Good morning everyone,
I hope everyone is enjoying the first few weeks of 2020. Good luck with all of your projects and please drop me a line if you have any questions about marketing strategies.
Even if you never follow royal news, you probably heard about Prince Harry and Meghan Markle’s bold declaration. As the Telegraph reported on January 9:
In an extraordinary statement … the couple announced plans to “step back” from their current roles and split their time between the UK and North America.
The decision surprised Buckingham Palace, the United Kingdom, and much of the world. Few stories span both the tabloids and the business papers, but the departure of the Duke and Duchess of Sussex captured headlines around the globe.
The cause for the shocking exit? Royal insiders have suggested the couple grew upset about the different ways the media judged Kate Middleton versus Meghan Markle (a double standard compounded by Markle’s identity as a non-British woman of colour).
Buzzfeed juxtaposed coverage of Middleton and Markle engaging in nearly identical activities, and the contrast is striking.
No wonder they wanted to leave the royal nest!
The Cost of Independence
For us non-royals, the decision to leave jobs and move cities usually requires a consideration of both personal and economic factors. The same holds true for Harry and Meghan; their public statement includes references to both “providing our family with the space to focus on the next chapter,” as well as a desire “to become financially independent.”
By leaving the royal family, Harry and Meghan will forfeit their share of an annual “Sovereign Grant” paid for by British taxpayers. In recent years, though, the grant provided the relatively modest sum of £100, 000. The lion’s share of their income — approximately £2.3 million per year — has been contributed by the Duchy of Cornwall (a series of estates owned by Prince Charles, Harry’s father). Plus, the Sussexes hold a combined personal net worth of some £30 million, accumulated from Harry’s inheritance and Meghan’s work on the television show Suits.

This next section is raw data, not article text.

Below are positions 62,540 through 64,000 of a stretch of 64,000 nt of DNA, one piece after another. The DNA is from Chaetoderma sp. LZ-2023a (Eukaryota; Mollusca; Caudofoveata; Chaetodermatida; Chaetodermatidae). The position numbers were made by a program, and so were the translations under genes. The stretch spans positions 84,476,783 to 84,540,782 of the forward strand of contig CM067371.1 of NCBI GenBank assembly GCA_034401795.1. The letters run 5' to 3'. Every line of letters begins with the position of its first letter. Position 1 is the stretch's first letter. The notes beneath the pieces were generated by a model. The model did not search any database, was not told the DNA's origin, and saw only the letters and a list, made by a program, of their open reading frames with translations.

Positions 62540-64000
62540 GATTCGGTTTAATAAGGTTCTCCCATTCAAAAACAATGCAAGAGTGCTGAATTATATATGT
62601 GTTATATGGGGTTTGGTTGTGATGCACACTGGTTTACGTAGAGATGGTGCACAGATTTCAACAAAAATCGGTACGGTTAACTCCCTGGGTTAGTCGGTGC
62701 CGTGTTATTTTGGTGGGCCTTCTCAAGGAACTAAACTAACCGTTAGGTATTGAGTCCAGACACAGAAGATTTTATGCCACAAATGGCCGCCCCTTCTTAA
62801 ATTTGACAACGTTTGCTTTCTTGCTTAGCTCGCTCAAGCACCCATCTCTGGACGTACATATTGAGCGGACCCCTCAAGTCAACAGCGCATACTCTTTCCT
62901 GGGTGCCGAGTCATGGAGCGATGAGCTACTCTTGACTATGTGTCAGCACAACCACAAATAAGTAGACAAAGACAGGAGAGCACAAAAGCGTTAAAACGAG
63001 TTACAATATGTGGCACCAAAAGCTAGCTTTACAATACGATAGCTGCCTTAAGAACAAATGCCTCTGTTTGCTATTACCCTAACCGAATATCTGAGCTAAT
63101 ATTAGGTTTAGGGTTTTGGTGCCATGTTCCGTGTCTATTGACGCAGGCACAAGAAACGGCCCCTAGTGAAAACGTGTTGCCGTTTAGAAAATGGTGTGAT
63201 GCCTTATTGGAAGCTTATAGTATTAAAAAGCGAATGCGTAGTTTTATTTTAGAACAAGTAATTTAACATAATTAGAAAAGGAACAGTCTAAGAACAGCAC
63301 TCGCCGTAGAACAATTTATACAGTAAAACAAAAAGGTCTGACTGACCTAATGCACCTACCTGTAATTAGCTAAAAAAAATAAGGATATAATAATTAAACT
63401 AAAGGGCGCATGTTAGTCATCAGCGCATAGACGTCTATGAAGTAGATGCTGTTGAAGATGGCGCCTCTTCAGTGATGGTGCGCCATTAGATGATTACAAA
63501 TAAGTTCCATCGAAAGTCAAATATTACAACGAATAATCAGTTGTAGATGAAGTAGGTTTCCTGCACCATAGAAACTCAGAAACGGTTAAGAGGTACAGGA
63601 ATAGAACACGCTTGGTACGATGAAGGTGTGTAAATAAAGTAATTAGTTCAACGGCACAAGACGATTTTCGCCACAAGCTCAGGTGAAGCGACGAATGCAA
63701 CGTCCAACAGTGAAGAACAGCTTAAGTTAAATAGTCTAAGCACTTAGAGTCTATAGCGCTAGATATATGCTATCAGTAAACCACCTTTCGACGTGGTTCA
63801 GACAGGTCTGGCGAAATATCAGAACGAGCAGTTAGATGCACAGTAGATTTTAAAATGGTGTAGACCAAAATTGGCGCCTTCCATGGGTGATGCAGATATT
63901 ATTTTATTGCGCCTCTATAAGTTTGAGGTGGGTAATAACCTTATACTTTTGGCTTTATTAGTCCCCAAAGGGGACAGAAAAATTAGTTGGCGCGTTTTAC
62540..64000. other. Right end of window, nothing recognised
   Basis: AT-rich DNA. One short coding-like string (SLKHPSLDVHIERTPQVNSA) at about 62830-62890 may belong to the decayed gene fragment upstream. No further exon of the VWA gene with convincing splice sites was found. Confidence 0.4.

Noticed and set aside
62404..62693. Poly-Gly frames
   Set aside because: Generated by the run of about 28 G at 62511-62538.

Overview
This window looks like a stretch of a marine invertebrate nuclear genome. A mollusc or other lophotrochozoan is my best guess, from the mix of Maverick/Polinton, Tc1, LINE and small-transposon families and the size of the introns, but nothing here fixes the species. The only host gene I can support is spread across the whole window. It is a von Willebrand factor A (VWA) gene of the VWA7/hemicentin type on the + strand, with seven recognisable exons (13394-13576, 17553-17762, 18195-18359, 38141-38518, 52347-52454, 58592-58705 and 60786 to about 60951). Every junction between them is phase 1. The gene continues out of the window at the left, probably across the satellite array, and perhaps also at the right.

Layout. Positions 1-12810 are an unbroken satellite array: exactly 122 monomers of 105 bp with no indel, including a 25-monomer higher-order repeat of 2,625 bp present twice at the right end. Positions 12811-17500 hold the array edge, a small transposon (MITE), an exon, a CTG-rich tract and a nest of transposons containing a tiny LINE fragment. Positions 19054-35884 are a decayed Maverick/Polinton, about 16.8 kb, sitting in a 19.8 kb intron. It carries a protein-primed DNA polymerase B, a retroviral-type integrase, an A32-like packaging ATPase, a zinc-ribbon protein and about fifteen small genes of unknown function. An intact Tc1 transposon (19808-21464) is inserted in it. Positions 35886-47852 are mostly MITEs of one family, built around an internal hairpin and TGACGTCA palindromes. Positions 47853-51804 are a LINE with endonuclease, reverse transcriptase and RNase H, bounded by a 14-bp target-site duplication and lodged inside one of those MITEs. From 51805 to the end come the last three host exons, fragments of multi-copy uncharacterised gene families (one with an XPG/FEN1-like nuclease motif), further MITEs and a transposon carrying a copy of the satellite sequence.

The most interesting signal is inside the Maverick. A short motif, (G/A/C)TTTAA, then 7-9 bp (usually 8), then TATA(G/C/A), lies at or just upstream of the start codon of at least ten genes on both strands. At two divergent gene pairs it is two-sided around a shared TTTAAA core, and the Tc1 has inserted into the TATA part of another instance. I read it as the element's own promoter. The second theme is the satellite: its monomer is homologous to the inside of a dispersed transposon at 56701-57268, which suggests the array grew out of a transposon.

By “spinning off” from the Royal Family, the Duke and Duchess are giving up significant income. Can they generate equivalent (or greater) wealth by pursuing new opportunities?
The couple’s newly minted website provides more context:
[Harry and Meghan] value the ability to earn a professional income, which in the current structure they are prohibited from doing. For this reason they have made the choice to become members of the Royal Family with financial independence. Their Royal Highnesses feel this new approach will enable them to continue to carry out their duties for Her Majesty The Queen, while having the future financial autonomy to work externally.
Now that Harry and Meghan are empowered to “work externally,” how might they earn money? Over her 15-year career as a television and film star, Markle earned approximately $5 million. Let’s ballpark her potential for annual screen-related income as $500, 000. Harry previously served in the military for 10 years, rising to the rank of Captain. By returning to the same position, he would earn approximately £48,500 (or $63,000 USD).
Harry will not be rejoining the military and Meghan will not pick up a recurring role on The Crown. While Harry and Meghan have limited “human capital,” they possess something worth far more: awareness and exposure. As I explained in last week’s letter, advertising can successfully accomplish three things:
1. It makes you AWARE of a product, service, or idea. (Have you heard of a restaurant called McDonald’s?)
2. It helps you CONSIDER a product, service or idea. (Have you thought about eating at McDonald’s for breakfast?)
3. It EXPOSES you to a product, service, or idea. The “exposure effect” is well documented — the more we are exposed to something (all things being equal), the greater our affinity for the thing. (If you’re going for lunch, you have many options. You might choose McDonald’s if you have been exposed to more of their ads than any of their rivals.)
What’s the hardest part about building a brand? Getting anyone to care about you at all.
Dartmouth Alumni Magazine published an interesting profile on Lis Smith, the senior campaign communications advisor for Democratic presidential nominee Pete Buttigieg. Her strategy is straightforward: aim for “maximum exposure.” She continued to reveal more of her perspectives, noting that “the press treats candidates more favorably when they see more of them and not less.” She even organized an appearance of Mayor Pete on Fox News. When questioned about that decision, Smith explained: